From: Die Morina van Uijtregt
Kosovo Prime Minister and Albanian MP in Serbian Parliament Discuss Rights of Albanian Minorities

On Monday, Kosovo’s Prime Minister Albin Kurti met with Shaip Kamberi, an Albanian MP serving in Serbia’s Parliament,  to discuss the rights of Albanians living in Serbian territory.

A statement issued by Kurti’s office mentions that the two talked about the situation of Albanians living in Presevo, Medvegja and Bujanoc and other areas in Serbia.

The two also discussed the meeting between Kurti and Serbia’s President Aleksandar Vucic that was held in Brussels on June 15 and mediated by the European Union.

In Brussels, Kurti requested that both countries have bilateral reciprocity, including on the issue of minorities.

In an interview for Exit News earlier this month, Kamberi said that the rights of the residents of the Presevo Valley should be an important point of discussion during talks with Serbia, and the issue must be included in an eventual agreement.

“In this regard, our expectation is that Prishtina should demand mutual respect for the rights of [Albanian] communities in Serbia, as Serbia does for Serbs in Kosovo,” Kamberi said.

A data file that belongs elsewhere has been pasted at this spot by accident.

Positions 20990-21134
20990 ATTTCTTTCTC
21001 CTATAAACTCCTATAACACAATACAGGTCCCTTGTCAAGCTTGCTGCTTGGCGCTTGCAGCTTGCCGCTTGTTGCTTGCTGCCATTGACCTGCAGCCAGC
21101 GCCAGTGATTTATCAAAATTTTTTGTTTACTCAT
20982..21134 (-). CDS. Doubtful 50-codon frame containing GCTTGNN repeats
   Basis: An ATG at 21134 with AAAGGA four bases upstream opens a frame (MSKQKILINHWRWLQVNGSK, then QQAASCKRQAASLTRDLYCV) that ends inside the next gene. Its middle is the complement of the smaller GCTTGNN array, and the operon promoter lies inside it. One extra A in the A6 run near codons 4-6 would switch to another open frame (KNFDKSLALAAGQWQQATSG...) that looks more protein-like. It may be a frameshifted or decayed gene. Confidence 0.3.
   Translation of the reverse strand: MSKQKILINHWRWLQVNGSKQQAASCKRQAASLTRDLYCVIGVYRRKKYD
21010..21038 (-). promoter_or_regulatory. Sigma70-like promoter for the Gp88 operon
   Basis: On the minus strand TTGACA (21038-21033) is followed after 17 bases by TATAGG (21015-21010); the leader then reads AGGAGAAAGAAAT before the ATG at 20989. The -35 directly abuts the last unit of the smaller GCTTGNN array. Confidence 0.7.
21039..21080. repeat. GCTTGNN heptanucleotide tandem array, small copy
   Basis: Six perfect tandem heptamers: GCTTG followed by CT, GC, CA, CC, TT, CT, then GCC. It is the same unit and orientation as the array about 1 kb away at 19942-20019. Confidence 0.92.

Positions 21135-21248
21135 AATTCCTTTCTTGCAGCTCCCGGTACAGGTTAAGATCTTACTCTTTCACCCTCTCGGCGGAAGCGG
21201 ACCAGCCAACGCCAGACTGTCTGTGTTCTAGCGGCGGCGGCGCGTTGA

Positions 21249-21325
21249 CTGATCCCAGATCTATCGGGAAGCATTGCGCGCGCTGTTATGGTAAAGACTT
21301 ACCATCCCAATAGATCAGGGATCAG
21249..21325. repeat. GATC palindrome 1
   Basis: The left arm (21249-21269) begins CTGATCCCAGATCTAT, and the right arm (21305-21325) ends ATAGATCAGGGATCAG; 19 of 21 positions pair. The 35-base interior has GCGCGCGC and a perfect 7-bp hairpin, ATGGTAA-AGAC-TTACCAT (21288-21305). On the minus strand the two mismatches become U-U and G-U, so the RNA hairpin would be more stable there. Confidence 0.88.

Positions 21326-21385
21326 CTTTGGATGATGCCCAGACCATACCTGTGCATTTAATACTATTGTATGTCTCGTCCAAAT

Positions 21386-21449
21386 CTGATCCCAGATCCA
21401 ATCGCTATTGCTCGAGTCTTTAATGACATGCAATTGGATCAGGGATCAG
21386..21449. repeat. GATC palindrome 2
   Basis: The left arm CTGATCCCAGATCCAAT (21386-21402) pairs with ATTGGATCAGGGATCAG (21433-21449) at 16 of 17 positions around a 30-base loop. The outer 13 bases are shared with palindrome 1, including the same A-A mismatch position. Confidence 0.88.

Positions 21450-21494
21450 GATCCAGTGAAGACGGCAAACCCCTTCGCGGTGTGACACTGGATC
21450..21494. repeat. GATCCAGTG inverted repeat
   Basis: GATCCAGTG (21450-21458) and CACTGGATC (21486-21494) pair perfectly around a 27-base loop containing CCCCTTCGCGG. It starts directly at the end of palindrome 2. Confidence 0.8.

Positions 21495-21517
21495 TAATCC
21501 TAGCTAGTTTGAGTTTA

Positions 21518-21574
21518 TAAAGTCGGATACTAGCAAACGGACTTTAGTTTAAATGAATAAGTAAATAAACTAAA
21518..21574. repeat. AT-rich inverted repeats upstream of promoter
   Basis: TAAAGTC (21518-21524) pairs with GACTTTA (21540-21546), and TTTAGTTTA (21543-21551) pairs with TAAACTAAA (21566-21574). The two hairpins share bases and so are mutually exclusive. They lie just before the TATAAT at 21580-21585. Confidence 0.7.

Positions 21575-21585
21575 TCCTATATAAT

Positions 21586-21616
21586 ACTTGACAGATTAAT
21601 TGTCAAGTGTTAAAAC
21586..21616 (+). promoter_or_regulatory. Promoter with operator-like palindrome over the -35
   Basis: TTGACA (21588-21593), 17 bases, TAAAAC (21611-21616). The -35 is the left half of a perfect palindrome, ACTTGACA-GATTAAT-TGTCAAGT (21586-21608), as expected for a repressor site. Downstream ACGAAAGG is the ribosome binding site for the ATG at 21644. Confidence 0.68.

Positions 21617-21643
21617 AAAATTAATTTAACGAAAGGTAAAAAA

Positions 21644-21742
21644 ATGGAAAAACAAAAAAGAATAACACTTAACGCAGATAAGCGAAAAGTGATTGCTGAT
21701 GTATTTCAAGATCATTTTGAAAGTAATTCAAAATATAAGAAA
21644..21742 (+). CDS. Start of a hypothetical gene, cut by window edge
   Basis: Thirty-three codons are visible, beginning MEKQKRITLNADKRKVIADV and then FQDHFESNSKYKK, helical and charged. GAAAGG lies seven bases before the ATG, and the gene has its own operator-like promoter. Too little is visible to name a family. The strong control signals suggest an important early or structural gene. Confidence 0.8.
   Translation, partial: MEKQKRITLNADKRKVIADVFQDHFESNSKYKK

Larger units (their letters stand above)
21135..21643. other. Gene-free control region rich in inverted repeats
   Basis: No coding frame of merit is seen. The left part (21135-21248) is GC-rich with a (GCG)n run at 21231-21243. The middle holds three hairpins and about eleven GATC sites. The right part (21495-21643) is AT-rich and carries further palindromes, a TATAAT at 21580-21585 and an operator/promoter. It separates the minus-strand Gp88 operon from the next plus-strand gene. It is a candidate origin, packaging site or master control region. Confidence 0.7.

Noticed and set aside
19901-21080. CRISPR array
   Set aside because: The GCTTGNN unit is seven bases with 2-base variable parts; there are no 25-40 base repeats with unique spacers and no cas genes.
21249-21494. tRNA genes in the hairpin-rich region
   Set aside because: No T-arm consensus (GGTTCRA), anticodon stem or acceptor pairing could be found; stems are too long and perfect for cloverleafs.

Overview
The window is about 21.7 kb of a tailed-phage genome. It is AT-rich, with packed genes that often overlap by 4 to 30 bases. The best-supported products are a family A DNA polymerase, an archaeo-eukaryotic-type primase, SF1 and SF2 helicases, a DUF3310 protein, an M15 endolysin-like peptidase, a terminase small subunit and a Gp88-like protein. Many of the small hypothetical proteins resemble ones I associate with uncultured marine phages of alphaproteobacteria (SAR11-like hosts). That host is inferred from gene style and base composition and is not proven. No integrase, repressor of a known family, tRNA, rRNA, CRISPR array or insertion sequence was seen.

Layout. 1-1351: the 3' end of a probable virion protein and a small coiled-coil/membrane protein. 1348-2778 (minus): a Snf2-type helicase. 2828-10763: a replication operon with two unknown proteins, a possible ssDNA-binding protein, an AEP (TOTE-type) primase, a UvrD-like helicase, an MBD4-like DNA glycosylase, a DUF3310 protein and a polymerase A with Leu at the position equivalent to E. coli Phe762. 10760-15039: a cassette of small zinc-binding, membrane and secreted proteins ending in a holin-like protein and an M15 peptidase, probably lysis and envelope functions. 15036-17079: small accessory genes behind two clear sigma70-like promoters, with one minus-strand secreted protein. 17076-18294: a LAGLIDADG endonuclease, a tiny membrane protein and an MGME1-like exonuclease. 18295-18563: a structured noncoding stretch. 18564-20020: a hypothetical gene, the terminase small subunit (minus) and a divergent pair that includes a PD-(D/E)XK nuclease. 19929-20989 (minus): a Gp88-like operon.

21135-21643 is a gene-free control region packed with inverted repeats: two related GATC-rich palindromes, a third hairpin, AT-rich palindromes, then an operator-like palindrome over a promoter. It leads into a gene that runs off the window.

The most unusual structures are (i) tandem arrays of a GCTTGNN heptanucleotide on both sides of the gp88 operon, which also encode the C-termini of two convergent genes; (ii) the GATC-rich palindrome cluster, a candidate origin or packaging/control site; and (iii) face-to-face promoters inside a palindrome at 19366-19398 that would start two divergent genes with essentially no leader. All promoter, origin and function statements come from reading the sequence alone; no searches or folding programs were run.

Around 50,000-70,000 ethnic Albanians live in Serbian territory, most of them in the Presevo Valley, located at the border between Serbia and Kosovo. The valley comprises the Municipalities of Presevo and Bujanoc where the majority of the population is Albanian.

Residents in the area suffer deep levels of poverty which was leveraged by the Serbian government to force Albanian residents to leave their homes, and move to Kosovo, North Macedonia, or elsewhere.

Kamberi, alongside with five Albanian and Bosniaks colleagues, are the only opposition MPs in Serbia’s 250-seat assembly.

In February, Kamberi addressed the Assembly for the first time in Albanian, following the decision of a court in Belgrade in favor of the internal minister who had used the offensive term “shiptari” for Albanians.

Kamberi was interrupted by the speaker of Parliament, Ivica Dacic. However, he continued reading his speech in Albanian.